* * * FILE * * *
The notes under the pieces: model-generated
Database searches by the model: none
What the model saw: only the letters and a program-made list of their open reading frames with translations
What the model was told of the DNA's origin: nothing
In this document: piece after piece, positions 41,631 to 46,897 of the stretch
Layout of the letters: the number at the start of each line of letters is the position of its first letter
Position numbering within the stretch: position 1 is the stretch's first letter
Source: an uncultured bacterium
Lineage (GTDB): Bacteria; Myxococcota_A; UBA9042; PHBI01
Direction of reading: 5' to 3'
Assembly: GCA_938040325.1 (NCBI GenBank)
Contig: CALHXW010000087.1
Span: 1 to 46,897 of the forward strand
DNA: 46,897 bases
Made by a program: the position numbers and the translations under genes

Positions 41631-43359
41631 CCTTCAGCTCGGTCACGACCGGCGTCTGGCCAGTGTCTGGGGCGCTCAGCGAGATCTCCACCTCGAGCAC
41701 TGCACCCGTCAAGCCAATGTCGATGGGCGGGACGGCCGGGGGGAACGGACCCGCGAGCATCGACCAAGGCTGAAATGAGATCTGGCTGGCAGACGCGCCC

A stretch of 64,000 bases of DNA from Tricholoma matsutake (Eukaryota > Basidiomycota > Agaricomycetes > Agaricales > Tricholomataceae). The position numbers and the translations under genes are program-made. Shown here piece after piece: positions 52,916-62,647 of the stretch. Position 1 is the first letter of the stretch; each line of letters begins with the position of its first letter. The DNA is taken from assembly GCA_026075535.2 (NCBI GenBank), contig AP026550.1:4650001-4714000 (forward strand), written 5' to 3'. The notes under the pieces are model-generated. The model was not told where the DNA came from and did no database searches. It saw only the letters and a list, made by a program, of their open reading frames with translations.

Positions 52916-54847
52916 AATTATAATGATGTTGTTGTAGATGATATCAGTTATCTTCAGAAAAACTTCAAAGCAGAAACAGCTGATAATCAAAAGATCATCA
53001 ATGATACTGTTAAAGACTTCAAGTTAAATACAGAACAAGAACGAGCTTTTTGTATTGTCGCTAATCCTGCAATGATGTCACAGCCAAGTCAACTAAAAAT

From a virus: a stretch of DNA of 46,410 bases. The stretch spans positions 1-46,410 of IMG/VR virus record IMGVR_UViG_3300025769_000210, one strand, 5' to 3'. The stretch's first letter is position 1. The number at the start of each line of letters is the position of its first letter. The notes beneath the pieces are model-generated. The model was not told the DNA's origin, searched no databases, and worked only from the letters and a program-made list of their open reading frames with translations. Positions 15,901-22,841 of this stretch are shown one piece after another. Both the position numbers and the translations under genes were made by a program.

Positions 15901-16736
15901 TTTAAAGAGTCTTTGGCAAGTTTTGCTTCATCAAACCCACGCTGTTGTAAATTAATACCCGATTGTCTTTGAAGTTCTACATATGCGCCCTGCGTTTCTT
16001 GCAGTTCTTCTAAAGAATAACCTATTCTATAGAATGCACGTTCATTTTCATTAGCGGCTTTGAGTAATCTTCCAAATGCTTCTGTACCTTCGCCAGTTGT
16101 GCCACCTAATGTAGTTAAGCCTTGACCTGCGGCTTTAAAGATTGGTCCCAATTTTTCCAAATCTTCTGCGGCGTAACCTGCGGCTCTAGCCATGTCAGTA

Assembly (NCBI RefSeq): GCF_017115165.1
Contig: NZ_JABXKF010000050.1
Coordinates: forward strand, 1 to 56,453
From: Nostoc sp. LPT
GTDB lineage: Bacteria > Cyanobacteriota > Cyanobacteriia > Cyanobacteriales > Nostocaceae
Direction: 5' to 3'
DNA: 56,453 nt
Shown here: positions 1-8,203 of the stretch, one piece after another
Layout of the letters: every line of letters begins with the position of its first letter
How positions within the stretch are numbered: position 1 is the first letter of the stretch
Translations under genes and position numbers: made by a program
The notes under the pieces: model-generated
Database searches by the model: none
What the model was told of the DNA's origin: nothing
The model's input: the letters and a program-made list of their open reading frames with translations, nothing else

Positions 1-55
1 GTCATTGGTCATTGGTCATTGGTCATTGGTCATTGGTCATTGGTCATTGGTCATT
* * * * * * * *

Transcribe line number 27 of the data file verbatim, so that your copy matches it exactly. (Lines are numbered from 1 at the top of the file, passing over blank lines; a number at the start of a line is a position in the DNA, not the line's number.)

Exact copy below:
16101 GCCACCTAATGTAGTTAAGCCTTGACCTGCGGCTTTAAAGATTGGTCCCAATTTTTCCAAATCTTCTGCGGCGTAACCTGCGGCTCTAGCCATGTCAGTA